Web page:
About 6 posts are published on EA Forum per day, and the long ones seem to have about 15,000 characters. AWS's Polly cost estimator says this service would cost about $12/month.

I wouldn't mind funding this myself, but if somebody wanted to donate, I could probably set up a patreon or something.


You can judge for yourself from the sample above. I think it is better than many human narrators (though certainly not better than Garrett!). Any shortcomings in the narration style are compensated by the fact that there's no background noise.

Perhaps the most important downside is that some posts include citations, images, and graphs that are crucial to the content, yet impossible to conveniently render into speech.

One option would be for the person converting to speech to write up their best narration of the contents of images, and to insert citations into the main body of the text. This is how the SlateStarCodex podcast handles this problem, and in my opinion, it's unsatisfactory. I usually find it impossible to glean any information from the description, and it's so weird and interruptive that I feel a bit embarrassed to play it for others (even though I love the posts and appreciate the narrator's heroic efforts!).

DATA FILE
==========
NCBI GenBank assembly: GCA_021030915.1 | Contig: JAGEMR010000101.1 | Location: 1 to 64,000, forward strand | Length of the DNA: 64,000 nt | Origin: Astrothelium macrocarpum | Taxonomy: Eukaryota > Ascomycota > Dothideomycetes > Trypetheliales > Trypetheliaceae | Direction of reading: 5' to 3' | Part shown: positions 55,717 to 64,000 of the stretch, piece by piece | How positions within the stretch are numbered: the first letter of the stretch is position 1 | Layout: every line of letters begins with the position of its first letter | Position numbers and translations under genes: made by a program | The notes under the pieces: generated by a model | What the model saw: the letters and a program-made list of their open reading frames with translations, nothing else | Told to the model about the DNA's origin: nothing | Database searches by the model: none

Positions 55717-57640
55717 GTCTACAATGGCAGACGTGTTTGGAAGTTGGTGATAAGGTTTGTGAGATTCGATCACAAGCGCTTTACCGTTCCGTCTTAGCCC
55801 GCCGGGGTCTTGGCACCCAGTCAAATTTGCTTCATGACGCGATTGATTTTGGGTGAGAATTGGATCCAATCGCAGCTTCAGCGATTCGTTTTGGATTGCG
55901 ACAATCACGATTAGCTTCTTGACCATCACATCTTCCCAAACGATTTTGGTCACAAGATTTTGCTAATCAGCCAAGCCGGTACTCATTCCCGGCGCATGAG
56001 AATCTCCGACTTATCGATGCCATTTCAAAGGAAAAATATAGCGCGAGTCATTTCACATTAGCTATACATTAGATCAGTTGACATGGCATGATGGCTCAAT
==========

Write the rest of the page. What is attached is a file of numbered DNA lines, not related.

Another is for the creator of posts to write a podcasting-friendly version. A third is just to accept this shortcoming of the podcasting format.

One downside is that the female and voices inflected with any accent other than "neutral American masculine narrator" are sub-par. Do we really want Polly's "Matthew" to be the voice of the EA movement? On the other hand, we can substitute human narrators and expand into alternative AI-generated accents and voices as AWS improves Polly.

Time savings and improvement

Eyeballing it, the average long EA Forum post takes about 15 minutes to read. Some are shorter, and a few are longer. It seems like about 1-1.5 hours of reading material gets published per day, on average.

What about the time people actually spend reading posts? We can use EA Forum's post analytics to get a little insight, multiplying readership by median reading time. My most popular post has a median reading time of 2 minutes across 3445 views, so I estimate that it has absorbed about 100 hours of total reading time. Another of my posts, with decent but not extraordinary popularity, has absorbed about 40 hours of reading time. One of my lesser-ranked posts may have absorbed 5 hours.

Let's say that the average EA Forum post absorbs about 10 hours of total reading time. In that case, estimating 180 posts per month, that's 1800 person-hours of reading. This adds up to about 12 person-years of work per year.